Gravel quarry-turned-development could add 290 homes to Lake Errock

Large development on site of present day gravel quarry could boost local population by as much as 50%.

By Tyler Olsen | November 23, 2022 |5:00 am

A Lake Errock gravel pit may become the site of a new subdivision that would dramatically swell the tiny community’s population.

For a community the size of Lake Errock, the proposed project could have a huge effect. In the 1,200-resident community midway between Agassiz and Mission, the 300-unit project would dramatically increase the supply of housing. It could boost the local population by as much as 50%.

Residents can provide their input at a public information meeting tonight at 6pm. An array of information and documents are also available online.

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Big development, small community

The development, which is being marketed as “Harrison Rise,” needs the sign-off of the Fraser Valley Regional District. and residents will be given a chance to learn more about the project at an information meeting tonight.

The developers hope to build 155 houses, 68 townhomes and a 67-unit rental apartment building. Most would be built off of a new road north of Lougheed Highway. The apartments would be built along Highway 7. The entire project would be built across 19 hectares of land, with the remainder of the 71 hectare site left as forest or converted to parkland.

A market study commissioned by the developer suggested the project could cater to empty-nesters, early retirees and young families seeking affordable homes. Purpose-built apartments, on the other hand, could address the lack of housing for local tourism workers.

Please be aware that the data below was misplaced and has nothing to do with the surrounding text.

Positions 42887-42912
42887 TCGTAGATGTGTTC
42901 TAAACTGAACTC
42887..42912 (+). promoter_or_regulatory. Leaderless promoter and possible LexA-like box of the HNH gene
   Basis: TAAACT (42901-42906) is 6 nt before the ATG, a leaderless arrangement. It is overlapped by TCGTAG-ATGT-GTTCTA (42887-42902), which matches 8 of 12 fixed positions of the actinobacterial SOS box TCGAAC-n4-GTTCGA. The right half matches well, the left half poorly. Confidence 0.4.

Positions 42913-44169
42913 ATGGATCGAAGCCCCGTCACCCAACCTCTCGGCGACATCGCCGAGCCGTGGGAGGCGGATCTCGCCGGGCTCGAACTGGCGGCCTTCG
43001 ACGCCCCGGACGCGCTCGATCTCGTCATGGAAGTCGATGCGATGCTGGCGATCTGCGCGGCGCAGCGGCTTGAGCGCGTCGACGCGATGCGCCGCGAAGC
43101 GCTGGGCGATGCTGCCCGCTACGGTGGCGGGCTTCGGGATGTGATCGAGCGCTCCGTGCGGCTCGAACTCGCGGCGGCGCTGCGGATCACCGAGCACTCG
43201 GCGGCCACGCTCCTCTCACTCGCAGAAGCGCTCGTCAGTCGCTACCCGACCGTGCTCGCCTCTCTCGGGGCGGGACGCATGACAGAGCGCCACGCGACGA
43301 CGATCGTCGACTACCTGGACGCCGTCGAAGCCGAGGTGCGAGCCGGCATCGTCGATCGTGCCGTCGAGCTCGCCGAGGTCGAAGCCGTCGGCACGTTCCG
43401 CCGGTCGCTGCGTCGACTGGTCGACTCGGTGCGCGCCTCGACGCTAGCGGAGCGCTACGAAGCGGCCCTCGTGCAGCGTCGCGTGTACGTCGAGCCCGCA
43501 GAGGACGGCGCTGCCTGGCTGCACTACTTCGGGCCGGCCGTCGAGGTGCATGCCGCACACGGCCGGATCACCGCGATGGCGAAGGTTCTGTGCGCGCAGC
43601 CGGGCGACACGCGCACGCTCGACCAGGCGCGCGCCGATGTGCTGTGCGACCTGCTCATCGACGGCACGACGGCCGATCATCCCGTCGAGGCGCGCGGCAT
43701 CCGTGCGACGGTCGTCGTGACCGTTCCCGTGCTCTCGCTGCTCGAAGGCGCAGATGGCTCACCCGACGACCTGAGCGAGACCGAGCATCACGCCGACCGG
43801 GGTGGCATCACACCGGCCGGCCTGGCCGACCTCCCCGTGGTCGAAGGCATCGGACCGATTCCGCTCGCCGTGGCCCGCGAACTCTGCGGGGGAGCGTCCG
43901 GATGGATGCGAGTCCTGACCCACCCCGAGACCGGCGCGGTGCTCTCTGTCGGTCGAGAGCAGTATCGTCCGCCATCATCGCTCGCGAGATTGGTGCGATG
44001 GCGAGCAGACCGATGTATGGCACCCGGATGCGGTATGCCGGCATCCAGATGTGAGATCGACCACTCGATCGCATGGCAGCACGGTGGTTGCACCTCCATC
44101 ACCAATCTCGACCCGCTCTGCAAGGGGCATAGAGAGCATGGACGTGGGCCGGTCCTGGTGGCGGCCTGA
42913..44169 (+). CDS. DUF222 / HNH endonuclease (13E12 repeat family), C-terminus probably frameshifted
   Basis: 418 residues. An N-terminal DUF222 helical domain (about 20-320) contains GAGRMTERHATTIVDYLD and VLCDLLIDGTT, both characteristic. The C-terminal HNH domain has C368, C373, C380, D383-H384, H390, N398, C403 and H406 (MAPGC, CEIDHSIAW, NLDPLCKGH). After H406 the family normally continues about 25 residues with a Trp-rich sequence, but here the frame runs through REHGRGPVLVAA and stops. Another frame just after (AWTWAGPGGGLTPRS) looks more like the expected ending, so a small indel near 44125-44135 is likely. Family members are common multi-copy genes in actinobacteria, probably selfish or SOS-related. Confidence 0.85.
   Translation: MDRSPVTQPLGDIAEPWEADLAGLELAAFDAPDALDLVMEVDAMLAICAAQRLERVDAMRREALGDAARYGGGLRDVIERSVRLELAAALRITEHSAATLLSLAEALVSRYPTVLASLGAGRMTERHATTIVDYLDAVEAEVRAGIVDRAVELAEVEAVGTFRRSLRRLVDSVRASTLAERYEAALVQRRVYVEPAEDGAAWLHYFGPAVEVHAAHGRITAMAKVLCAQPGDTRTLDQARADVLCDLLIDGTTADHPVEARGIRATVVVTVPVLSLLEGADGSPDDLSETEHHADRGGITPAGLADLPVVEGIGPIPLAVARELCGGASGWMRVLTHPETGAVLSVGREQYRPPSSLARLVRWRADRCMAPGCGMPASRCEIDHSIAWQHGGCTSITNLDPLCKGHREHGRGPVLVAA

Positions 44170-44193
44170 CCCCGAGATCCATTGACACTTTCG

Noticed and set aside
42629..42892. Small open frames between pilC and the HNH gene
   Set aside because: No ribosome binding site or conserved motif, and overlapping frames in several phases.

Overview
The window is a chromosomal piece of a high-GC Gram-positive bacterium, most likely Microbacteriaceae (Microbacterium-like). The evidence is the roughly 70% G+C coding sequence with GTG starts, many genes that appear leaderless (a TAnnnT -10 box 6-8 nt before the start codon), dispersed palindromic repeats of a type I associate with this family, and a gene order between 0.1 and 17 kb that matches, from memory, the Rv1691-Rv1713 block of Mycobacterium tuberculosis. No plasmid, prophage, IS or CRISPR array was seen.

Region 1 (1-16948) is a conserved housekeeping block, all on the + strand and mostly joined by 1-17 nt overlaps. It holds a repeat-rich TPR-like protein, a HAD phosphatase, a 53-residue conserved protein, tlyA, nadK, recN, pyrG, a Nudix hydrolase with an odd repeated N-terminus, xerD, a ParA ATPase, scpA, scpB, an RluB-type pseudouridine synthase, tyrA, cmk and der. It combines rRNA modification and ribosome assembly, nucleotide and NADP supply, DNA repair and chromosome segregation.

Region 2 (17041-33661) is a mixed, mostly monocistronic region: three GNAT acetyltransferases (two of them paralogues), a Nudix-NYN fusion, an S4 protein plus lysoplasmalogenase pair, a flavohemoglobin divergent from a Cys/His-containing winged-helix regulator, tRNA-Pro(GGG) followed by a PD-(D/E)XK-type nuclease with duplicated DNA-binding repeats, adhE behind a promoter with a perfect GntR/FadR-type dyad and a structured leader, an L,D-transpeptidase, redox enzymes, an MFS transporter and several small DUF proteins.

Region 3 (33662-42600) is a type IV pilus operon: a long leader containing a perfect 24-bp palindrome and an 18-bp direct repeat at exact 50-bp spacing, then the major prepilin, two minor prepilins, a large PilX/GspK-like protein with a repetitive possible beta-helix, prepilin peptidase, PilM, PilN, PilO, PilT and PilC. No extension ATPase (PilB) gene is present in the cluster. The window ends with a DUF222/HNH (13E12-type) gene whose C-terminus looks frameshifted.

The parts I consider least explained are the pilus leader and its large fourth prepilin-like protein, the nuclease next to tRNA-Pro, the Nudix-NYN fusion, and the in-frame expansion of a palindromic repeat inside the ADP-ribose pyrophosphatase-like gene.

The developers also hope to convert a 1.2-hectare chunk of property along the highways into “employment lands,” which could be used for light industry, warehouse, offices, or retail businesses. In addition, they say they have pledged to dedicate a 17-acre “potential park and environmental area to Sq’ewlets First Nation.”

Plans for the project started more than six years ago, when the FVRD approved a proposal for short-term gravel mining and, potentially, future residential development.

Gravel operations are set to conclude by the end of the year. Over the last 18 months, the developer has started consultations and completed a range of technical studies and assessments.

A formal application was submitted during the summer. To proceed with house-building, the property must be rezoned and the Official Community Plan amended.

A wildfire threat assessment suggests there is a “low to moderate risk of wildfire” in the forest within 200 metres of the proposed development. The report, though, doesn’t consider the forest beyond that 200-metre threshold.

The public information meeting will be held Wednesday from 6 to 8pm at Deroche Community Hall. Those who can’t attend the meeting can also provide feedback online.

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Tyler Olsen

Managing Editor at Fraser Valley Current

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